It’s not understatement when I say I owe my love of reading to Douglas Adams and The Hitchhiker’s Guide to the Galaxy.
In 7th grade, I was burnt out on assigned reading in school. Too many depressing stories with kids, parents and/or dogs dying or old language that I didn’t really enjoy reading. I can’t remember the context of the conversation, but my Mom and I were downstairs working on the computer. We had a bookshelf of their old books behind the door and I assumed that since they were my parent’s books, they were boring. I had seen the book on the shelf and assumed it was some kind of astronomy guide.
But then my Mom made some crack about “42” and when I gave her a blank stare, she grabbed the book off the shelf and told me I should read it, that it was a really funny book. So while she clicked away at the computer (probably helping me type up a paper since, at 13, my typing was still painfully slow) I flipped through the first few pages and instantly fell in love.
The Guide became a huge part of my life from then on. I read the first book and was overjoyed to find out there were four more in the series. I got them all from the library and found myself crying as I finished up the last page of Mostly Harmless. I moved on to the ‘Dirk Gently’ series and listened to the audiobook of ‘Long Dark Teatime of the Soul’ on repeat all summer.
I found old creative writing papers from later on that year and Ford Prefect made several appearances (I’m guessing my English teacher wasn’t familiar with the book since they never called me out on what was essentially fanfic). The book became a litmus test for which friends really got me. When I began working at the library a few years later, any time someone donated a copy of a Douglas Adams book, I would take it home with me (somewhere in my parent’s house is a big box of Guides I need to reclaim and redistribute). By some weird twist of fate, PBS ran the miniseries that summer and I recorded it to VHS then, like the uberfan I was, I transferred the audio over to cassette so I could listen to it and memorize it all.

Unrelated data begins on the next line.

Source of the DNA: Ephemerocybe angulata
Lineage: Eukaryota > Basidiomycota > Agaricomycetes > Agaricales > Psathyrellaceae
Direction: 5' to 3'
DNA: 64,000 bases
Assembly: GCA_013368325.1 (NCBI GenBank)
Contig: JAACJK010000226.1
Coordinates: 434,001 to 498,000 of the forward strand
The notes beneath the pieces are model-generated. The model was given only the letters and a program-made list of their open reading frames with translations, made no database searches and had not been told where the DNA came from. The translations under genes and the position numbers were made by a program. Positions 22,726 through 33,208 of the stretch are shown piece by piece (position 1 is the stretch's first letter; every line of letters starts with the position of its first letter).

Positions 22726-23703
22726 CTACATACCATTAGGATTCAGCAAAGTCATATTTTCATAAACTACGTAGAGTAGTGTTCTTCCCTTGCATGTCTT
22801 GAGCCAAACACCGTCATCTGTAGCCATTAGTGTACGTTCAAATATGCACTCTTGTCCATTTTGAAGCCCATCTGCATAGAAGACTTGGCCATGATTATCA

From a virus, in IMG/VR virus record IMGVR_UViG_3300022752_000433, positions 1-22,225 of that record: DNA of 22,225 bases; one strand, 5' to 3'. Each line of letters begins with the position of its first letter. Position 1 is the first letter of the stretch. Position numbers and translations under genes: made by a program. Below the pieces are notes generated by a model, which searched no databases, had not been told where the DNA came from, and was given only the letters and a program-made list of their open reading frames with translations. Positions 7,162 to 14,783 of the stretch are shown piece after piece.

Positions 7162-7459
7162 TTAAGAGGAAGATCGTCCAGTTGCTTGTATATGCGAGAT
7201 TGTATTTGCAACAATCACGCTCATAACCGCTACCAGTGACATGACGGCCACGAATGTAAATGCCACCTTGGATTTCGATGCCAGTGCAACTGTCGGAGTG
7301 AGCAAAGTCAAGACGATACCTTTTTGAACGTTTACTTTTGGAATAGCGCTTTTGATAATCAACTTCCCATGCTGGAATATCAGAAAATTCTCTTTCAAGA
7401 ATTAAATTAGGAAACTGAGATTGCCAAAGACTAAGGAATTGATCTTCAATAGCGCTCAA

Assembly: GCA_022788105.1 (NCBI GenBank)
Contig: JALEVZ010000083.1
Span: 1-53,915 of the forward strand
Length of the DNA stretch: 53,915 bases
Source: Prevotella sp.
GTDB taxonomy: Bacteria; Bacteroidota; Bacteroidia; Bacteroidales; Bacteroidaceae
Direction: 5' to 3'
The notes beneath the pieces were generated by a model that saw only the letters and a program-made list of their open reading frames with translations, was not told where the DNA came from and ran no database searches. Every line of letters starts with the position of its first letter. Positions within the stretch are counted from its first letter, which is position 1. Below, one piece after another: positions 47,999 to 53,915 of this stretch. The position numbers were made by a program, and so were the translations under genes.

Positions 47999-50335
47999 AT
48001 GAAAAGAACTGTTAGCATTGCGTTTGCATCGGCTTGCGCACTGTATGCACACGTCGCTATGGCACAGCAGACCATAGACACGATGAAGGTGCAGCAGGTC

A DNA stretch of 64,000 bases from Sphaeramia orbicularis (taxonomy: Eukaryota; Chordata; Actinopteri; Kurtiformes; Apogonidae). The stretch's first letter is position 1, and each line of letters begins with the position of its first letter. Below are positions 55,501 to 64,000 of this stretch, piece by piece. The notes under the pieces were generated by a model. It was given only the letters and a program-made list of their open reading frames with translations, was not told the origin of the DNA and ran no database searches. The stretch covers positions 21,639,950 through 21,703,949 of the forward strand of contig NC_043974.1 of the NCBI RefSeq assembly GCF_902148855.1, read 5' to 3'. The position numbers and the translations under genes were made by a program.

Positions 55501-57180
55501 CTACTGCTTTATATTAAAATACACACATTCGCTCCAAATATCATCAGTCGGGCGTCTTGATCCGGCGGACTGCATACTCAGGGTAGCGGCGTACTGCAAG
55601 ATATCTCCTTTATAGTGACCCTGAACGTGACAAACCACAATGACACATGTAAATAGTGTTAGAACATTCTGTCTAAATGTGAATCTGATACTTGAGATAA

To top off the nerdiness of all of this, when I won a chance to meet Dave Matthews before a concert I bought a copy of the book and GAVE IT TO HIM as a gift. I mean, it is the best book and everyone should have a copy, so I was just looking out for him but still, what a dork!
Now the book is on the assigned reading list for schools in my area which kind of makes me sad. I liked it being a cult classic to be discovered. I liked giving it to kids who thought that reading for fun wasn’t a thing. I feel like making any book homework is the kiss of death for enjoyment. Plus, I know the humor isn’t for everyone, you have to have that very dry British wit.
Anyway, I am exciting to wear my towel today, to see how many hoopy froods come into the library and get it. Have a wonderful day and remember – don’t panic!